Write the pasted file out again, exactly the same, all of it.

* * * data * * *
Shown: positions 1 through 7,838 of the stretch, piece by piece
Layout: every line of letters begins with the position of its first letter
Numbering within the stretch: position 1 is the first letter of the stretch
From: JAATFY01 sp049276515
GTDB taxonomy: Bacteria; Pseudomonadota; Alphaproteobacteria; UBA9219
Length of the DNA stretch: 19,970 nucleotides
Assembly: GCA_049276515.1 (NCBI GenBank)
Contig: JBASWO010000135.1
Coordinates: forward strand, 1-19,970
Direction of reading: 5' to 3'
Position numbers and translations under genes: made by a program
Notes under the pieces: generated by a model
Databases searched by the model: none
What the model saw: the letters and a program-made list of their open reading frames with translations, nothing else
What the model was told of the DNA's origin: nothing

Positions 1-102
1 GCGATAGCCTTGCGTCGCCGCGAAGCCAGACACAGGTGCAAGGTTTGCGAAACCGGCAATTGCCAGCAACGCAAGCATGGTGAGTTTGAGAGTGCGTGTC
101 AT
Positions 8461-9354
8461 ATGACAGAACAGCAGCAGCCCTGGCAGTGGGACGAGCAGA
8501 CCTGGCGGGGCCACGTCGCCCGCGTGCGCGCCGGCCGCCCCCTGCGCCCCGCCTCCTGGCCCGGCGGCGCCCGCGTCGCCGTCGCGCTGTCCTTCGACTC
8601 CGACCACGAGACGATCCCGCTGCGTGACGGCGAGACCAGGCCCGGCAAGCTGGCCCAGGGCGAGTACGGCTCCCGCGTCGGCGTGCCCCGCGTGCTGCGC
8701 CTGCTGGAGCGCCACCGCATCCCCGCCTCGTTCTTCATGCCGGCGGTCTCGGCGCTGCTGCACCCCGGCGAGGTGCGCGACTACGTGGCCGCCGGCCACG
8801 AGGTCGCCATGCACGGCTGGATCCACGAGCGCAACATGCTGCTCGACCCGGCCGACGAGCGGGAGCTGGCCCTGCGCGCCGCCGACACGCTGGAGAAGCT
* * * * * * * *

Shown: positions 1 through 7,838 of the stretch, piece by piece
Layout: every line of letters begins with the position of its first letter
Numbering within the stretch: position 1 is the first letter of the stretch
From: JAATFY01 sp049276515
GTDB taxonomy: Bacteria; Pseudomonadota; Alphaproteobacteria; UBA9219
Length of the DNA stretch: 19,970 nucleotides
Assembly: GCA_049276515.1 (NCBI GenBank)
Contig: JBASWO010000135.1
Coordinates: forward strand, 1-19,970
Direction of reading: 5' to 3'
Position numbers and translations under genes: made by a program
Notes under the pieces: generated by a model
Databases searched by the model: none
What the model saw: the letters and a program-made list of their open reading frames with translations, nothing else
What the model was told of the DNA's origin: nothing

Positions 1-102
1 GCGATAGCCTTGCGTCGCCGCGAAGCCAGACACAGGTGCAAGGTTTGCGAAACCGGCAATTGCCAGCAACGCAAGCATGGTGAGTTTGAGAGTGCGTGTC
101 AT
Positions 8461-9354
8461 ATGACAGAACAGCAGCAGCCCTGGCAGTGGGACGAGCAGA
8501 CCTGGCGGGGCCACGTCGCCCGCGTGCGCGCCGGCCGCCCCCTGCGCCCCGCCTCCTGGCCCGGCGGCGCCCGCGTCGCCGTCGCGCTGTCCTTCGACTC
8601 CGACCACGAGACGATCCCGCTGCGTGACGGCGAGACCAGGCCCGGCAAGCTGGCCCAGGGCGAGTACGGCTCCCGCGTCGGCGTGCCCCGCGTGCTGCGC
8701 CTGCTGGAGCGCCACCGCATCCCCGCCTCGTTCTTCATGCCGGCGGTCTCGGCGCTGCTGCACCCCGGCGAGGTGCGCGACTACGTGGCCGCCGGCCACG
8801 AGGTCGCCATGCACGGCTGGATCCACGAGCGCAACATGCTGCTCGACCCGGCCGACGAGCGGGAGCTGGCCCTGCGCGCCGCCGACACGCTGGAGAAGCT